What is "Low-Level Radioactive Waste"
Over the years we have heard the phrase "low-level radioactive waste"
(LLRW) used in connection with the idea of establishing a "disposal site"
(i.e. dump) somewhere in West Texas take the wastes. Although originally the
idea was to have a state agency operate such a facility, the Legislature last
year made it possible instead for a private company to license a LLRW dump.
And, this dump will be allowed to accept waste from nuclear weapons facilities
all over the country. In other words, bringing radioactive waste into Texas
can now be a profit-making (and potentially very lucrative) business; the
more waste, the more money to be made.
Q: Low-level radioactive waste means stuff used in medical facilities, right?
A: Radioactive medical waste is indeed classified as LLRW, but so is, for example, cesium-137, a material which, under the regulations written for the Texas dump, could give a lethal dose of radiation to an unprotected person three feet away in eighteen minutes.
Q: So what is the definition of low-level radioactive waste?
A: The simple definition, in the United States, is: All nuclear waste that
is not legally high-level waste, some transuranics waste, or uranium mill
tailings. Not terribly useful, is it? A little simpler (though somewhat less
complete) would be to say that LLRW is everything radioactive in a nuclear
power plant, except the reactor fuel core. This includes pipes in contact
with highly radioactive water for decades, control rods from the core, filters
and sludge from cleaning the water in the reactor and fuel pool, and, finally,
the entire power plant if and when it is dismantled - thousands of tons of
contaminated concrete and reinforcing steel. None of the radioactive elements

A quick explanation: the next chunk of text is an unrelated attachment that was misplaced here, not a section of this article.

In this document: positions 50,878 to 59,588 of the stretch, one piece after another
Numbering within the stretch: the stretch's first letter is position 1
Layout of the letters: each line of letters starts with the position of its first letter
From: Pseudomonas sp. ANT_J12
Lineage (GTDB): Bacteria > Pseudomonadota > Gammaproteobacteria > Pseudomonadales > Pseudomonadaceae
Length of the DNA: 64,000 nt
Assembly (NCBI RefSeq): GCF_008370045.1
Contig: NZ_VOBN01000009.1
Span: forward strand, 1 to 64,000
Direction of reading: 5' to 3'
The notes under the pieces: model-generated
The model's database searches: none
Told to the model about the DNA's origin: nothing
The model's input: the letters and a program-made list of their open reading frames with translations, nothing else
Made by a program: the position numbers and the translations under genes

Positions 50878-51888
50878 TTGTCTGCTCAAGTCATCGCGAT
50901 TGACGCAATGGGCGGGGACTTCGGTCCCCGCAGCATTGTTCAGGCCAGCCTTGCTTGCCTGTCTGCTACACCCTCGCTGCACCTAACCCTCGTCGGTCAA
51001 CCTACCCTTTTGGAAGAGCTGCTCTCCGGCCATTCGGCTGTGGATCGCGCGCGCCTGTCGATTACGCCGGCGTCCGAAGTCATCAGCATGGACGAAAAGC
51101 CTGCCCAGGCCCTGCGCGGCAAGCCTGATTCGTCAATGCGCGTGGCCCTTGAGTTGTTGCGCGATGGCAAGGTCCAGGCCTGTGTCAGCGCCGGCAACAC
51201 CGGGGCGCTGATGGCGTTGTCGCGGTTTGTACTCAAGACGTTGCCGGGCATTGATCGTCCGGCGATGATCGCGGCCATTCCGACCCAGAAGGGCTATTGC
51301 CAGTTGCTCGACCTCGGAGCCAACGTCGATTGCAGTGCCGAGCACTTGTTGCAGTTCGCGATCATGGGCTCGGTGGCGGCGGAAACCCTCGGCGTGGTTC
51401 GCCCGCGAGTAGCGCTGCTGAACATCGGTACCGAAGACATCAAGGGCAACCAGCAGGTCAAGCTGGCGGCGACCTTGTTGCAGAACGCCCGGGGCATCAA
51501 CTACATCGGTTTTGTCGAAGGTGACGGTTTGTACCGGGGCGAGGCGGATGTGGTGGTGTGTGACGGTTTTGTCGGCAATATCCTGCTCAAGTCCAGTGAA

(radionuclides) in high-level waste is prohibited from inclusion in low-level
waste. In fact, not a single radionuclide is barred from being dumped at the
proposed site in West Texas.
Q: What do you mean when you say LLRW is "highly radioactive?"
A: Radioactivity is measured in CURIES, which indicates how much radioactive
energy is being emitted. One curie is a lot - 37 billion emissions a second,
and any of those hitting your body can harm a cell and turn it cancerous.
Typically, all of the medical waste generated in a year in all of Texas would
give off a fraction of one curie. In contrast, a nuclear reactor generates
concentrated wastes that emit thousands of curies every year.
Q: Doesn't radioactive material become less dangerous over time as the radioactive elements decay?
A: Yes, this is true, but the real question is, how much time? For radionuclides, time is measured in "half-lives," which is the amount of time it takes for the element to give off half of its radioactivity. One reason that medical radioactive waste is not considered to be as much of a problem (besides its small amount) is that the half-lives of the vast majority of the elements used are counted in hours and days. The half-life of most elements found in nuclear reactor waste is measured in years, from dozens to thousands of years. Even worse, some of the waste expected to go to commercial LLRW sites from federal weapons facilities has half-lives of hundreds of thousands to millions of years.
Another time measurement for radioactive material is its hazardous life, the amount of time it should be monitored and controlled. The hazardous life is considered to be 10 - 20 half-lives. So, the cesium-137 mentioned at the beginning of these questions as being so deadly, has a half-life of only 30 years (though that is twice as long as the license for the dump), but is dangerous for 300 - 600 years. That's a pretty long lifespan for a business!
Q: So what happens to the radioactive waste at a commercial dump in Texas? And what happens if the company operating it goes bankrupt or disappears?
A: Here is how the new law answers these questions: